EITC: Enhancing Health and Wealth
At Prosperity Now, we've been diving deep into exploring the link between health and wealth. It seems like every day new evidence is coming about how one's mental and physical health affects one's financial health (and vice versa) alongside examples of how those connections come to light in practice, such as the integration of financial capability services into community health centers (CHCs). One of the most exciting connections we're seeing in this space is between the EITC (Earned Income Tax Credit) and health.
The EITC is the most effective anti-poverty tool in the tax code. Last year, 27 million filers claimed the EITC, receiving an average benefit of $2,454. Significant expansions of the credit were made permanent in 2015, ensuring that approximately 16 million families – including 8 million children – won't be pushed deeper into poverty. Many workers use their EITC benefit to pay down debt, set money aside to save, or make repairs to their car or home. The EITC is a rarity on Capitol Hill these days: because of its proven track record, it enjoys strong bipartisan support.
The long term benefits of the EITC have been studied as well. This means improved test scores in school, boosted college enrollment, increased earnings as adults and, finally, higher Social Security benefits in retirement.
In addition to those significant and wide-ranging effects, new research from Columbia University's Mailman School of Public Health finds that receiving the EITC improves health outcomes as well. Researchers looked at data from 1993 to 2010 and found that receiving the EITC increased health-related quality of life and extended life expectancy. It also suggests that the EITC may be more effective than some health interventions in improving health outcomes.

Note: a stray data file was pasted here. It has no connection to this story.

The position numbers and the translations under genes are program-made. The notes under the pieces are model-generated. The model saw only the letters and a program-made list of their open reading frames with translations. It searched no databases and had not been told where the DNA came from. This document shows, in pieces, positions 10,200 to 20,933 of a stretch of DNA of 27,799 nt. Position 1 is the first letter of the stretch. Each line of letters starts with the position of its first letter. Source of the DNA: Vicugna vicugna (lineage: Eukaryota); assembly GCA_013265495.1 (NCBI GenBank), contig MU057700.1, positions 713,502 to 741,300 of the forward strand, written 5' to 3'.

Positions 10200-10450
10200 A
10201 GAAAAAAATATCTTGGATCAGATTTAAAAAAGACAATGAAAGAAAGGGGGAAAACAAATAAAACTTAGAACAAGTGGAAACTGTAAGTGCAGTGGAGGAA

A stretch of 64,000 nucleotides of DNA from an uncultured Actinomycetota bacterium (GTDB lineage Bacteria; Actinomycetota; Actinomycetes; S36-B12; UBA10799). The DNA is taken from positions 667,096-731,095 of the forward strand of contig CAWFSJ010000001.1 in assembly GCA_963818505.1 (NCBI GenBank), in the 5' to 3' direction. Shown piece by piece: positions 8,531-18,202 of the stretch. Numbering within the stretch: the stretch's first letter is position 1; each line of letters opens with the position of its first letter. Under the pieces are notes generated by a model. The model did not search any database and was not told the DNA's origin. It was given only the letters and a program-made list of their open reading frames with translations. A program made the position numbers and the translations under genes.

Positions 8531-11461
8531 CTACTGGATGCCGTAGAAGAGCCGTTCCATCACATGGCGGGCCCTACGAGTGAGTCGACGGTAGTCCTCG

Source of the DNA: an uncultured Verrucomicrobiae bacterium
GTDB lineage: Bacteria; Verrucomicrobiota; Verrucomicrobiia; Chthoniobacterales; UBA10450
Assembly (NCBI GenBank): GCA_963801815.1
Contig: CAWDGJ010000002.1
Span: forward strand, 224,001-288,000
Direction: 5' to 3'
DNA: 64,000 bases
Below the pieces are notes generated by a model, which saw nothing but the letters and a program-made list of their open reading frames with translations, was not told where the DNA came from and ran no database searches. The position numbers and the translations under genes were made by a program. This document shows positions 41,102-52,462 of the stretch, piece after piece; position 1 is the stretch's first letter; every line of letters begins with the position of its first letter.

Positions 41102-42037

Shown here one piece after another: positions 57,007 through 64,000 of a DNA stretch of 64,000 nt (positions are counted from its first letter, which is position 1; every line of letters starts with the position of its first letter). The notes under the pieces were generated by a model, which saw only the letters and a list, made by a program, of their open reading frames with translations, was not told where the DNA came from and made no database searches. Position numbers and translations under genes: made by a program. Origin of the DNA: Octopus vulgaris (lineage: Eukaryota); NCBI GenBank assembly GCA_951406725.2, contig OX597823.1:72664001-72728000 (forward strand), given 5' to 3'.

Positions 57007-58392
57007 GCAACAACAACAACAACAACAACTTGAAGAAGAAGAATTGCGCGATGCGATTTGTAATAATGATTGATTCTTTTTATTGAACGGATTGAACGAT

The larger the EITC benefit, the more significant the improvement in quality of life. Researchers found that recipients living in states that had their own state-level match of the federal EITC gained additional quality of life over recipients in states that do not. Similarly, families that receive a larger EITC benefit because they have children gained more quality of life than single workers only eligible for a very small EITC benefit.
Along with the research indicating this connection, the link between EITC and health is coming out in practice, too. In early March, Prosperity Now featured StreetCred on our webinar about Your Finances, Your Health: Making the Health/Wealth Connection. StreetCred is an innovative organization that brings tax preparation into pediatricians' waiting rooms at Boston Medical Center—a safety net hospital that serves many of Boston's most vulnerable families. Recognizing the importance of EITC and its association with improved health, StreetCred works to help families access those credits more easily during their visits to pediatricians. In its first year, this program returned over $400,000 in tax refunds to almost 200 families. With the success of this program, StreetCred is now reaching out into the community health center (CHC) space to spread this momentum every further to the communities who most need these services.
This link between the EITC and health outcomes is just one more reason Congress should build on the success of EITC by expanding benefits to workers not raising children and empowering workers to save through a Rainy Day EITC program. While researchers noted that additional randomized control trials are needed to further demonstrate the EITC's effects on health, we know that the EITC improves economic outcomes for workers and educational outcomes for children. Now is the time to protect and expand this critical program.
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